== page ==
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Punching the Air by Ibi Zoboi and Yussef Salaam

February 28, 2022

Sixteen-year-old African-American Muslim, Amal Shahid, is not the type to get into a fight. Instead of fists, Amal stands up for himself with words. He has always been an artist and a poet, rebelling against his biased school system. However, while out skating with his friends one night, the boys encounter a group of white kids on their side of the street. Soon, an argument breaks out. Before anyone can react, Amal throws the first punch. The scene turns into a full-on fist fight before his eyes. The police arrest Amal on his way home, falsely claiming that he put a white boy, Jeremy Mathis, in a coma by hitting him with his skateboard. In reality, Amal ran away from the scene, forgetting the board in the chaos. The court finds Amal guilty of a crime  he didn’t commit. The black boy only threw one punch, but that was enough to convince authorities he was guilty of putting a white boy in a coma. As the book’s blurb says, “Boys being boys turns out to be true only when those boys are white.” Amal is then sent to prison, where his only escape and chance to fight back are his words.   

Beautifully created by Ibi Zoboi, a civil rights activist and novelist, and prison reform activist Yusef Salaam, Punching the Air moves audiences beyond the typical reaction to a reading experience. Each line of the novel is packed with incredibly strong diction, capturing Amal’s anger and sadness about his injustice in a way that is close to overpowering, which fits the narrative to a tee. 

Zoboi’s voice influences the novel in other ways, as well. Her unusual style of writing is unique because the verses are truly free to wander around the page, as readers will discover. Because this title is written in free verse, the pace of this read is quick. One of the main reasons I enjoyed this book was because of Zoboi’s effort to connect Amal’s artistic personality with the rest of the novel. Her words and art illuminate each page with Amal’s story, along with the beautiful cover design, which helps to bring Amal and his identity across. Readers can feel Amal’s raw despair in a way that is not common in most books: feeling every ounce of emotion that Zoboi pours into the pages. With every word, she lets Amal’s character come alive: bold, strong, and quick. Just like his pen.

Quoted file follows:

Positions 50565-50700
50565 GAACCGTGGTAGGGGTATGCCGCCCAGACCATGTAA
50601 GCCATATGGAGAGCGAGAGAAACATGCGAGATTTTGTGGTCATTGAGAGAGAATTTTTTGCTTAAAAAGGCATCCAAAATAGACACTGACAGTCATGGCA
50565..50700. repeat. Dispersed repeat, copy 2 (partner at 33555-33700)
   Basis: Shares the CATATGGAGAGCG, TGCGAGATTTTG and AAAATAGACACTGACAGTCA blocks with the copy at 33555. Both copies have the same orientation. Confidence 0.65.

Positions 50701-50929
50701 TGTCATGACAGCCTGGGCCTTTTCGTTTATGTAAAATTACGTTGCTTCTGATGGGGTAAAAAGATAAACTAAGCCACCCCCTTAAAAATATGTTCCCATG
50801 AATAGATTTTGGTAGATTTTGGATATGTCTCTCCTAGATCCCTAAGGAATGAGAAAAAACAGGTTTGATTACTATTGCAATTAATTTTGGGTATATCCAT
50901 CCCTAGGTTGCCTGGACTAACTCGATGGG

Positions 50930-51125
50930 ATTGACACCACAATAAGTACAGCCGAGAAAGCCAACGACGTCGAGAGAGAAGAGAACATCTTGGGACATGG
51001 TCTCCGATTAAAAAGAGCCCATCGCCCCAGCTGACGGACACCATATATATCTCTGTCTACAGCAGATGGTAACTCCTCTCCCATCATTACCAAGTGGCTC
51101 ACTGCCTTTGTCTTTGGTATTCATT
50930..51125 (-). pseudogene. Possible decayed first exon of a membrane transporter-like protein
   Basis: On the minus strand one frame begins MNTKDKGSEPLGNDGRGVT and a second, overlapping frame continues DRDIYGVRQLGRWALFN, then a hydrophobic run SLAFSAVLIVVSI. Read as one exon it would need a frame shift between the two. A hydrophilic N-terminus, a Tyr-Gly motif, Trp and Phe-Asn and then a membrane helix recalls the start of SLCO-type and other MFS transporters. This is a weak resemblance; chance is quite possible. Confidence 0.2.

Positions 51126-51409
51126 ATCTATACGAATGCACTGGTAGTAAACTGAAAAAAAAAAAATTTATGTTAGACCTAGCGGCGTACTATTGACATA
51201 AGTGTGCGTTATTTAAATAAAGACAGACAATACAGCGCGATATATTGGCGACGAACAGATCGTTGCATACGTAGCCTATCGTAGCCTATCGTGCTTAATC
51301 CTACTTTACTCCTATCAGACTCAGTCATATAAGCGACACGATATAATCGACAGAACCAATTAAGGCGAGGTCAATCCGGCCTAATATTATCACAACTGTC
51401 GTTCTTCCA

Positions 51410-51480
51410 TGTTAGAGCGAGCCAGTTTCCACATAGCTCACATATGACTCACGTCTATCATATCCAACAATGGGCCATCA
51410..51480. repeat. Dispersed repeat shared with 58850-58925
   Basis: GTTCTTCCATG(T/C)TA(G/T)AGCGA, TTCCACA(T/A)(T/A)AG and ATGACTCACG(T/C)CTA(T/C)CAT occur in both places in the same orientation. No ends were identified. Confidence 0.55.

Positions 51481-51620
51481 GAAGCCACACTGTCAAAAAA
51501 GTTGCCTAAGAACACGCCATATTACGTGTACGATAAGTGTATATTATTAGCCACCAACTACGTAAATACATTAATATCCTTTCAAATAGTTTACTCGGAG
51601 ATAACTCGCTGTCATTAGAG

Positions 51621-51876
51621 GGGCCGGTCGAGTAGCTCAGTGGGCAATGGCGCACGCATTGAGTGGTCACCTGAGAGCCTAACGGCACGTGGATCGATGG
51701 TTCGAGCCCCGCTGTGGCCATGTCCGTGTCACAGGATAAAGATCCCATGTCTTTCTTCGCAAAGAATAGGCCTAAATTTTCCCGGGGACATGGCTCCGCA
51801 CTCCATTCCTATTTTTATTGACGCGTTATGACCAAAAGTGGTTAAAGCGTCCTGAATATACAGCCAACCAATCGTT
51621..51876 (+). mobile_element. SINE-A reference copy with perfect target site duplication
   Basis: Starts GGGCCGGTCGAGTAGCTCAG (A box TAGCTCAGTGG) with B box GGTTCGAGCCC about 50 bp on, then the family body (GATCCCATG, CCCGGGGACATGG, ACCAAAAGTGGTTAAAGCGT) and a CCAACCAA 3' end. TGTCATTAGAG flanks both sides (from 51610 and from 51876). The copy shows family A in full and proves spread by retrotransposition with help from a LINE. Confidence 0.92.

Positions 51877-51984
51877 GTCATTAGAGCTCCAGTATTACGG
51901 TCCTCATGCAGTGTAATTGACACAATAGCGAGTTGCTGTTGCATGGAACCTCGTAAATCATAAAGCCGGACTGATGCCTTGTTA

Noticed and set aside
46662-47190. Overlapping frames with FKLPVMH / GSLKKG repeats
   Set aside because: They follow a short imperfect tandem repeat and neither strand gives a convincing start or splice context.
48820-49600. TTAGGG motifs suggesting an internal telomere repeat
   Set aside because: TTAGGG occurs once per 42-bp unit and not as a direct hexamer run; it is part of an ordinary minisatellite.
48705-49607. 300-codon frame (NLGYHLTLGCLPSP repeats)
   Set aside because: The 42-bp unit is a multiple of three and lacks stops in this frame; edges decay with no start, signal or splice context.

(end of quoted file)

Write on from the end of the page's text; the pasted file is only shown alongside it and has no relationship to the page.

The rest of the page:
Zoboi gracefully intertwines the fight with the present, where Amal is sitting in jail unjustly. Using flashbacks (never spilling too many details), she helps unfold the story. I loved how Zoboi chose to write about the fight. She only drops in small details of what happened, which makes the beginning of this book suspenseful and mysterious. She does this in a way that not only keeps a reader turning the page, but also aware of the social injustice and that Amal is in the right. 

Although the genre is realistic fiction with a social justice focus, Punching the Air is different from any of its kind. Zoboi pours herself into Amal’s character, not afraid to cut any sugarcoating. This novel is real, with a shocking dose of authenticity that will have readers experiencing the action alongside the characters. Another feature that separates this book from others is the title. Zoboi made an effort to connect it to the characters in her novel: it’s a metaphor for Amal punching at the invisible walls around him, the walls that  try to hold back his words and imprison him. 

I would definitely recommend this novel for audiences who enjoyed books such as How It Went Down by Kekla Magoon and American Street by Ibi Zoboi. They would savor this fast-paced and stunning work of literature. People who don’t normally read free verse (like me) will love and appreciate what Ibi Zoboi has to offer. I personally rated this book a 9/10 because of the graceful diction and art that Zoboi incorporated into her novel. There is no doubt that this book was beautifully written, as Zoboi expertly crafted characters into realistic, raw, and imperfect human beings, whose emotions carried readers through her novel. I think that people who want to learn and read about these injustices will definitely benefit from reading this work of art.

Lilly Mae

Balzer + Bray, 400 pages

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